What are we talking about? We think our portfolio positioning today is relatively conservative, at least compared to some of the internal benchmarks we track, in terms of lower equity exposure. As a result, we spend a good amount of time thinking how we might be wrong and what a more optimistic case for equities would look like.
The current view: Just to briefly review the case for conservative positioning. It basically argues that geopolitical uncertainty, high starting inflation and monetary tightening will translate into slower growth, lower earnings and higher discount rates. And, perhaps most importantly, that macro scenario is not yet fully reflected into equity prices.
What about a more optimistic perspective? We sometimes think about asset prices as being the probability-weighted result of a series of possible scenarios. That sounds fine except that we don’t know precisely what the scenarios are, nor do we know the probabilities – so its practical application is a bit limited! In any event, a more optimistic scenario might go like this.
First, the macro environment (aside from inflation) isn’t currently that bad. The chart below illustrates the point. These are economic surprise indicators, basically taking aggregate macro data and comparing them to analyst expectations. Negative numbers mean the data is coming in worse than expected and vice versa. So, in early 2020 we saw lots of weaker-than-expected data as the global economy shut down – while from 2021 onwards, we saw better-than-expected data, as the global economy began to recover. Today, we can see that macro data is still coming in a bit better than expected. The most recent European PMI data, for instance, tells a similar story. So far, the global uncertainty hasn’t been as bad as analysts might have expected, even if they’ve been downgrading their growth forecasts.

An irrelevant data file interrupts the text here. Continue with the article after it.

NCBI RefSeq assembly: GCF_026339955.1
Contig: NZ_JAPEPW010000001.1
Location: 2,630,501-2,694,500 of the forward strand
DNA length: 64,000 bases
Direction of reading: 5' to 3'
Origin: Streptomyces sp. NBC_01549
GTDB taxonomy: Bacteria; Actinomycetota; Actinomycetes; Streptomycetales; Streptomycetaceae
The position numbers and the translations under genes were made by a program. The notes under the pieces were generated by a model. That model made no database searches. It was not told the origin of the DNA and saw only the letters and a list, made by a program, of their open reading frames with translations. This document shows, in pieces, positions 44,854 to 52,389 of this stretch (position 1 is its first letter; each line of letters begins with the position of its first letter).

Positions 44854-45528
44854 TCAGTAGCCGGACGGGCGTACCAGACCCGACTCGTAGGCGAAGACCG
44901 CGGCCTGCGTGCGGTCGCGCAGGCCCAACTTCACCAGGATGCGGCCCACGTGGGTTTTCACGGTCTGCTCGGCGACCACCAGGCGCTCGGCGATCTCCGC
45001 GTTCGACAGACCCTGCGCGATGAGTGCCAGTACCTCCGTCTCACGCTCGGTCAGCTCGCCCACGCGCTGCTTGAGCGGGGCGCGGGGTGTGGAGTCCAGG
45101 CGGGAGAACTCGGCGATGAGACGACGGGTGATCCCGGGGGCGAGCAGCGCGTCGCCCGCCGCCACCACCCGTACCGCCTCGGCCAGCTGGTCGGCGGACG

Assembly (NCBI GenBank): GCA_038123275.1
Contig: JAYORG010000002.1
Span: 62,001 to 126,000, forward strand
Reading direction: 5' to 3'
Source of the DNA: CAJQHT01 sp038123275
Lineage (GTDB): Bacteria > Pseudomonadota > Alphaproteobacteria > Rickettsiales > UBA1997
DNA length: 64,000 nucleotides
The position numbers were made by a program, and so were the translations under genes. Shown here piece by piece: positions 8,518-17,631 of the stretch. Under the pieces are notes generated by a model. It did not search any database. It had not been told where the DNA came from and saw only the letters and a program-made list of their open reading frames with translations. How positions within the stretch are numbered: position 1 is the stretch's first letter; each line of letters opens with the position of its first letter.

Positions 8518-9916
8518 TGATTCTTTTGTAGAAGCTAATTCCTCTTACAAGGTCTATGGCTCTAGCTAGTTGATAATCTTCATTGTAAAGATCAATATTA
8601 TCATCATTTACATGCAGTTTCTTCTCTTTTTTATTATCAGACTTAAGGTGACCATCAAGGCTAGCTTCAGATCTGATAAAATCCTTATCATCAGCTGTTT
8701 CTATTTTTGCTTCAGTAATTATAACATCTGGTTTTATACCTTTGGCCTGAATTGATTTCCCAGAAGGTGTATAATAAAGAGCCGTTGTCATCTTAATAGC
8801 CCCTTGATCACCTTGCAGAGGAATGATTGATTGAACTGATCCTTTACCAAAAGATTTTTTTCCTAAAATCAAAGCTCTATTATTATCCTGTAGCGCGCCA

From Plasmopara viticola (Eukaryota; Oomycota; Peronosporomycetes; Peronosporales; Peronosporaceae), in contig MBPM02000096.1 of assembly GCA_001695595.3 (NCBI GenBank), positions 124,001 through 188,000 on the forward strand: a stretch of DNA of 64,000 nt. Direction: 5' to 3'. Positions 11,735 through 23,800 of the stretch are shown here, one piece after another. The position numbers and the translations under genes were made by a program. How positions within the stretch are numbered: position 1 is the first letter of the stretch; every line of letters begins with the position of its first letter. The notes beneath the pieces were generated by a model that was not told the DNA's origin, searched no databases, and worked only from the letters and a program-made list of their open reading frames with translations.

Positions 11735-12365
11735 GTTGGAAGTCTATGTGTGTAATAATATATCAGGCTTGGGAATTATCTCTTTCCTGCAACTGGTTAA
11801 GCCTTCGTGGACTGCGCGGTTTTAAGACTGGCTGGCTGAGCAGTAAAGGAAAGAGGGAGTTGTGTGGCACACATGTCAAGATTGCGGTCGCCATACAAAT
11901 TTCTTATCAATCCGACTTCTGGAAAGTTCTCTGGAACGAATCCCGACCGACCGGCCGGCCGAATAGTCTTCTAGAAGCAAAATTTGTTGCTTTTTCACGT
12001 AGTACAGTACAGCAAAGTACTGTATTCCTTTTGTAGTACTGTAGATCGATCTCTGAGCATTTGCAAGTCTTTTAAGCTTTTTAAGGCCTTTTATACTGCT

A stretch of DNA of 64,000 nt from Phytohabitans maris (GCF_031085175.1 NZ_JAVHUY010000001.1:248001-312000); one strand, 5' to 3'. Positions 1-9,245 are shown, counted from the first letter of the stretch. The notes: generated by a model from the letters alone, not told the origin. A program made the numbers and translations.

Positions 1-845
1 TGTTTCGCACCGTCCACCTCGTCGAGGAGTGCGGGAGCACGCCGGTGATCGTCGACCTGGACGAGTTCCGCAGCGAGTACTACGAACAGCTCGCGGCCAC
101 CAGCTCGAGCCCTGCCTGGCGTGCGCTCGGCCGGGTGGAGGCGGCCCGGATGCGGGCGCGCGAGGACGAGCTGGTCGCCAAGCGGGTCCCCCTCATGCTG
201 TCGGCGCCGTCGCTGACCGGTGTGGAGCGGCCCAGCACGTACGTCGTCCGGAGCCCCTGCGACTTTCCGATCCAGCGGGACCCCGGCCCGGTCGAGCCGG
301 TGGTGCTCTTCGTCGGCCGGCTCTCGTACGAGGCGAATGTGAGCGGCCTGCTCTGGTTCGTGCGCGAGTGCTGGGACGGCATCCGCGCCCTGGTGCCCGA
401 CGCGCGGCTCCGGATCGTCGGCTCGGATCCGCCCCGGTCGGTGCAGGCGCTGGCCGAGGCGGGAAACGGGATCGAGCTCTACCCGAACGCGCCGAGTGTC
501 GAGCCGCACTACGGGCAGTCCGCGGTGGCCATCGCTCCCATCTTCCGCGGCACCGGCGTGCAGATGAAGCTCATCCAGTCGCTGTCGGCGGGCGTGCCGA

Second, earnings estimates are holding up ok. The chart below looks at earnings revisions in US, UK, Europe and Emerging Markets. For context, the jump in late January is when the time series moves from 2021 to 2022. What we see is that, so far, earnings expectations in most Developed markets have held up fine, while Emerging Markets have seen some downgrades. Data from the current US earnings season (1Q22) paints a similar picture. With only around 20% of companies having reported so far, we see that about 79% have beaten expectations (according to Refinitiv) – that’s marginally ahead of the 5-year average. It’s early days, admittedly, but the current reporting season in the US suggests corporates are holding up fairly well, at least so far.
Third, valuations. The chart below shows the forward P/E for Developed Markets Ex-US. It shows the sharp de-rating from the highs of 2020 (when markets moved quickly to price in an earnings recovery) and now sits a bit below the 10-year average. In contrast, valuations in the US remain above their long-term averages, but they have also de-rated, albeit less dramatically. But, if earnings do prove resilient, we can argue that valuations, particularly outside the US, look supportive.
Where does this get us? We can make a case that the macro data, earnings data and, at least in some parts of the world, equity valuations are all supportive – at least relative to current expectations. The challenge, we think, is how this data will evolve. We’ve yet to see the full impact from the war in Ukraine and tighter monetary policy on economic growth and on earnings. The chart below shows the number of rate hikes in the US priced in by fixed income markets.
You could argue that equity analysts haven’t really reflected the impact of higher rates on their earnings forecasts so far. We’re not convinced that earnings will be quite as resilient as the consensus appears to believe, but that’s an assumption we continue to debate.
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